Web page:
Chelsea Art Show Blurs Lines Between Two and Three Dimensions

Ellsworth Kelly's Blue Relief over Green, 2004, inspired the FLAG Art Foundation exhibition. (courtesy of the artist)

Ellsworth Kelly’s Blue Relief over Green, (2004), inspired the FLAG Art Foundation exhibition. (Photo: Courtesy of the artist)

On two floors of a Chelsea tower, the exhibition space FLAG Art Foundation opened its newest show “Space Between” this week.

Most summer group shows are fairly sleepy, either space-fillers or opportunities to experiment, with all the curatorial erraticness that implies. This one offers works by a roster of superstars, old and new: Douglas Coupland, Thomas Demand, Liam Gillick, Mark Grotjahn, Andreas Gursky, Agnes Martin, etc. The signature piece, and the one that inspired the title, is a blue and green superimposed canvas by Ellsworth Kelly.

The unusual and fresh exhibit plays with the boundaries between two- and three-dimensional spaces—stacked canvases create shadows, objects protrude from the walls and one work even dangles from the ceiling in the entranceway. This approach to curating makes for an exhibit that surprises at every turn, but makes it difficult to label an artwork “painting” or “sculpture” or “sculptural painting” or “painted sculpture.”

Curated by Louis Grachos, who is director of the Contemporary Austin, in Texas, and for years helmed the Albricht-Know Museum in Buffalo, NY, and Stephanie Roach, FLAG’s well-known director, the show is meant to explore multiple generations of contemporary artists’ radical abstraction. Non-profit FLAG is meant to act as an educational space, teaching and encouraging a diverse audience to appreciate contemporary art.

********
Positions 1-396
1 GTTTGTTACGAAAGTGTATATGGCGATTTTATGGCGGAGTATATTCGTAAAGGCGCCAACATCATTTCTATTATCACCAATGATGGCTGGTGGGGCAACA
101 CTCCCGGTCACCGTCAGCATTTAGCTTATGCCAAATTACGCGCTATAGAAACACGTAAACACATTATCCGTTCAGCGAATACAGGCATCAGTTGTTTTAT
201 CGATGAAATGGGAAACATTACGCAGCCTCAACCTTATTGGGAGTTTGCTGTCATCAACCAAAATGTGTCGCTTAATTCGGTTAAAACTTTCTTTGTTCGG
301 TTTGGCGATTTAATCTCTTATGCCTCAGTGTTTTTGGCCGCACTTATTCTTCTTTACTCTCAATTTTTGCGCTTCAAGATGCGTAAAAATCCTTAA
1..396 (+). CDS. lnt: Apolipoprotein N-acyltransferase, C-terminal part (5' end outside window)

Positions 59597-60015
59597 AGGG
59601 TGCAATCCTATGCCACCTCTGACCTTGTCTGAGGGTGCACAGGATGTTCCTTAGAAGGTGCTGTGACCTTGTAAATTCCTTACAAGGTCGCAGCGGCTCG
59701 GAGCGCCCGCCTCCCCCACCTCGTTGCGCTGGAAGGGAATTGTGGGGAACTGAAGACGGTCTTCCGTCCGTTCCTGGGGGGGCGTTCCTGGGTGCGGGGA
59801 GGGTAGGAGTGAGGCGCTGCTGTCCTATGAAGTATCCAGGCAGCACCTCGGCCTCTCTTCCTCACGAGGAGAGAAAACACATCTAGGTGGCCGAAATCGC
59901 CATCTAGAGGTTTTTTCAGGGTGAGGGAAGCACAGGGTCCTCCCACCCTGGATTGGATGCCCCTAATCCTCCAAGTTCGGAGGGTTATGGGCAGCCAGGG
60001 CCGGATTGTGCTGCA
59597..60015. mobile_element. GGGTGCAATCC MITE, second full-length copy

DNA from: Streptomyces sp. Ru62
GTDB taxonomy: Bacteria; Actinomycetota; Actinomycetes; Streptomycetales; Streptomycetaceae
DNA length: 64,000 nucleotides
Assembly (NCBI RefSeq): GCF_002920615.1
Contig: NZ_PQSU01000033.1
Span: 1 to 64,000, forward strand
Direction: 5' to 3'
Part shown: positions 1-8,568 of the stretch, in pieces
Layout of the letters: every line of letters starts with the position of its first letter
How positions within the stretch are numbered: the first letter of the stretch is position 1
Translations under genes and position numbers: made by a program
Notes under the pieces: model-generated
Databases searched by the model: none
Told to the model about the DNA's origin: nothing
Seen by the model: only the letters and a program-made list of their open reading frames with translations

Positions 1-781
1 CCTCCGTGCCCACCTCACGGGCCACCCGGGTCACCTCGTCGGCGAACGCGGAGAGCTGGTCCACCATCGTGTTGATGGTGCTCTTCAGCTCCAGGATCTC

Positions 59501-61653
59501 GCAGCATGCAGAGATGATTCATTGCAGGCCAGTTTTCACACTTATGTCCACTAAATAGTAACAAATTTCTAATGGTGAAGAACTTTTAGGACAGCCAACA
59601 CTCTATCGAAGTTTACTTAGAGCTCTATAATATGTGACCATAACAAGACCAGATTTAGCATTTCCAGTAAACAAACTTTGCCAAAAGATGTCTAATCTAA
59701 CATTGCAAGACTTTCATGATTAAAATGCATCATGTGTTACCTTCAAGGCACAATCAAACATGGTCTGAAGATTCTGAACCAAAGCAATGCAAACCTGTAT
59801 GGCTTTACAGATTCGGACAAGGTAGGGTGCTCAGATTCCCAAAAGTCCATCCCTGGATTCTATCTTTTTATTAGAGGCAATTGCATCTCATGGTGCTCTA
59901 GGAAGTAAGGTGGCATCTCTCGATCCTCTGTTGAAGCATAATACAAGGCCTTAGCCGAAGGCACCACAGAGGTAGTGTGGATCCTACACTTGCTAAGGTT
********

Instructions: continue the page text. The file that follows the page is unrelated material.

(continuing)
Kaz Oshiro's Untitled Still Life at FLAG Art Foundation exhibition. (Courtesy Honor Fraser Gallery, Joshua White/JWPictures.com)

Kaz Oshiro’s Untitled Still Life. (Photo: Courtesy Honor Fraser Gallery, Joshua White/JWPictures.com)

And this show does exactly that, combining artists of a variety of ages, working in a variety of mediums.

Olafur Eliasson’s Walk Through Wall (2005) acts as the focal point for the upstairs gallery space. Reminiscent of Michelangelo Pistoletto’s mirror paintings from the ’60s, this framed spiraling double mirror plays with space and dimensions while interacting with the viewer. However, as the young gallery hoppers meandered upstairs, it quickly became little more than “selfie station.”

The brilliant pink canvas in Kaz Oshiro’s Untitled Still Life (2013) straddles the corner, playfully subverting traditional white-wall gallery presentation.

And in Sliced Snake and Hook Swan, artist Sarah Crowner cuts up and sews her canvases back together. She appropriates the traditionally female act of sewing, exploring the history of the craft.

The exhibition will on view at The FLAG Art Foundation’s gallery at 545 West 25th Street through August 14.

Chelsea Art Show Blurs Lines Between Two and Three Dimensions